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Lower Health Care Costs Act aims to end surprise billing

by Sen. Lamar Alexander (R-TN)

One out of five times Americans visit a hospital emergency room, they are surprised several months later to receive a bill that could run into thousands of dollars.

Last month (June), the U.S. Senate health committee by a vote of 20-3 approved legislation to end such surprise billing and to take other steps to reduce the amount of money Americans pay for their health care out of their own pockets.

The bipartisan Lower Health Care Costs Act of 2019, which I introduced along with Democratic Sen. Patty Murray of Washington state, includes 55 proposals from 65 senators — 29 Republicans and 36 Democrats — that would increase transparency in medical costs for patients and employers and increase prescription drug competition to lower the cost of generic drugs, which make up 90 percent of all prescriptions written.

State Reps. DeBerry and Lynn like the idea of ending surprise medical billing — but leave out “benchmarking.” To read the full piece, click the photo!

Instead of remaining stuck in a perpetual partisan argument over the Affordable Care Act and health insurance, senators are working across party lines to lower the costs of what Americans pay for health care out of their own pockets.

The reason for this surge of cooperation is that health care costs are the biggest financial concerns of Americans, according to Gallup, and up to half of the $3.5 trillion Americans spent on health care in 2017 may have been unnecessary, according to testimony before the Senate health committee from the National Academies. 

That’s as much as $1.7 trillion spent unnecessarily — three times as much as we spend on national defense, 60 times as much as we spend on Pell Grants, and 550 times as much as we spend on national parks.

Warren Buffett has called the rising cost of health care “a hungry tapeworm on the American economy.”

This bill is the result of 17 committee hearings. Its 55 proposals include:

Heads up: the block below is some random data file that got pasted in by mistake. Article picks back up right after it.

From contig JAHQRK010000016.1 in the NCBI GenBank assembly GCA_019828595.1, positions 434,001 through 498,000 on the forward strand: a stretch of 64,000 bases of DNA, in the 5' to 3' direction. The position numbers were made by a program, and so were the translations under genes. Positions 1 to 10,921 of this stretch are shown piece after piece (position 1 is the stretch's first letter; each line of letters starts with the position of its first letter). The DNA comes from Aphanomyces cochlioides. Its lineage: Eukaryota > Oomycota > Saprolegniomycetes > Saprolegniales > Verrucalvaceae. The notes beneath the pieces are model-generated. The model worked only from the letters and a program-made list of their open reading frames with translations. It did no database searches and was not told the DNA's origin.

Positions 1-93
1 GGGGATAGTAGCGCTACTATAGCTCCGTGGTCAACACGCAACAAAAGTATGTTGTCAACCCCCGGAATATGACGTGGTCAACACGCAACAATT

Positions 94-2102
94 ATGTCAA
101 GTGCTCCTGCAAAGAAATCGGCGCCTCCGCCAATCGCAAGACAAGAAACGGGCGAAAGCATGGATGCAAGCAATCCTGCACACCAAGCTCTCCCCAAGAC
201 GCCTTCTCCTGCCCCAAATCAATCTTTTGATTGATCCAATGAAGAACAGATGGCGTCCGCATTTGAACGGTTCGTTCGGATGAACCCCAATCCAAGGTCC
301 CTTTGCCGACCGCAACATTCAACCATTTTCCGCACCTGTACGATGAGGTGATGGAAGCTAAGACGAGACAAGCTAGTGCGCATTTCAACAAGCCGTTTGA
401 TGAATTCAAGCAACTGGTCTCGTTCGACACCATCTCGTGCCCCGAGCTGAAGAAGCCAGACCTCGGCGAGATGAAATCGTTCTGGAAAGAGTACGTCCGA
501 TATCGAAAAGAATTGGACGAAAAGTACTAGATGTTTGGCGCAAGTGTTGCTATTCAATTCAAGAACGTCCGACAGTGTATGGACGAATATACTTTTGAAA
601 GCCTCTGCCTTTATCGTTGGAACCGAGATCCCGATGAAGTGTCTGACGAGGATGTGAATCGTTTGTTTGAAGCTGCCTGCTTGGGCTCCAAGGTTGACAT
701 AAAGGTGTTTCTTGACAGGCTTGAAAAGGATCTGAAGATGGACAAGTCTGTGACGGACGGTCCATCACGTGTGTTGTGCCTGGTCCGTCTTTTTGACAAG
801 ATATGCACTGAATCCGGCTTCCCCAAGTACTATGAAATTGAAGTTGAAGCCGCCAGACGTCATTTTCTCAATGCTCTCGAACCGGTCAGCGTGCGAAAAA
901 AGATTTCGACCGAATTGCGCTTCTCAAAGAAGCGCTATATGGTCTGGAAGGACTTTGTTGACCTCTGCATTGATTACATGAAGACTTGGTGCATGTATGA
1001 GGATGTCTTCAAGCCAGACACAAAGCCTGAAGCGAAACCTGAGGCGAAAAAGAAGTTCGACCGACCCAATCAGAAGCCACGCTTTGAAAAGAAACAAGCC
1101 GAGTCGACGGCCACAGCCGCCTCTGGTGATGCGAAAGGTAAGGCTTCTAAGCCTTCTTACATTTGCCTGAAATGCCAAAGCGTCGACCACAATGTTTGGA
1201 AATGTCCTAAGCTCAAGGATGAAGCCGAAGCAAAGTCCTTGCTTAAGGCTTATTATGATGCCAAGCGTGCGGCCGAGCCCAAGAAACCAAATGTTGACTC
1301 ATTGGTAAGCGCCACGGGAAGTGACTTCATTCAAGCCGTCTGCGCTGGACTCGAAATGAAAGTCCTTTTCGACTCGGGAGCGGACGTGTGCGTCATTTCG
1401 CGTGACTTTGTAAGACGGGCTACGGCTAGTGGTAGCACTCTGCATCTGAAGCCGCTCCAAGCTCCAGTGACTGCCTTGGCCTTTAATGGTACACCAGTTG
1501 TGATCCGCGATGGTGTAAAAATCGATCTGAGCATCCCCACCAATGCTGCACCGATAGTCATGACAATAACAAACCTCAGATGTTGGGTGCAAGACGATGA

* Making sure you know the estimated price of non-emergency health care before having the procedure, because you should know how much you’ll need to pay for non-emergency medical procedures like a scheduled C-section or imaging tests like an MRI.

* Requiring that patients receive all bills within 45 days to ensure you do not get dozens of unexpected bill months after a hospital visit.

* Bringing cheaper generic drugs to market faster by increasing competition. Generic drugs are 90 percent of prescriptions and up to 85 percent cheaper when there is competition among brand drugs and generic drugs.

* Increasing transparency and helping consumers who have skin in the game by making more information available to employers and patients so they know how much they are actually paying for health care. You can’t lower your health care costs until you know what your health care actually costs.

* Banning gag clauses that prevent employers from helping reduce your costs. Some contracts with insurance companies and hospitals prevent employers from knowing that a knee replacement might cost $15,000 in one hospital and $35,000 at another hospital. Last year, Congress banned gag clauses that prevented pharmacists from telling you it is sometimes cheaper to pay cash instead of using insurance.

* Banning language in insurance contracts that prevents you from knowing the cost and quality of your doctors. Some contracts with insurance companies and hospitals prevent patients from knowing that the hospital down the road is less expensive and higher quality.

President Donald Trump and Health and Human Services Secretary Alex Azar are also taking steps to lower Americans’ health care costs, including by listing prescription drug prices in TV ads, exploring using tax-deductible Health Savings Account money to pay for direct primary care, and providing small businesses and self-employed Americans health insurance with the same cost advantages and coverage protections that employees of large companies enjoy.

The Lower Health Care Costs Act also includes a provision from Senate Majority Leader Mitch McConnell and Sen. Tim Kaine to raise the smoking age from 18 to 21. Helping keep Americans healthy is a major part of helping control health care costs.

The Senate should pass this bill and send it to the president for his signature this month. 

(Lamar Alexander, a Republican senator from Tennessee, is chairman of the Senate’s health committee. This op-ed first ran in the Tennessean.)


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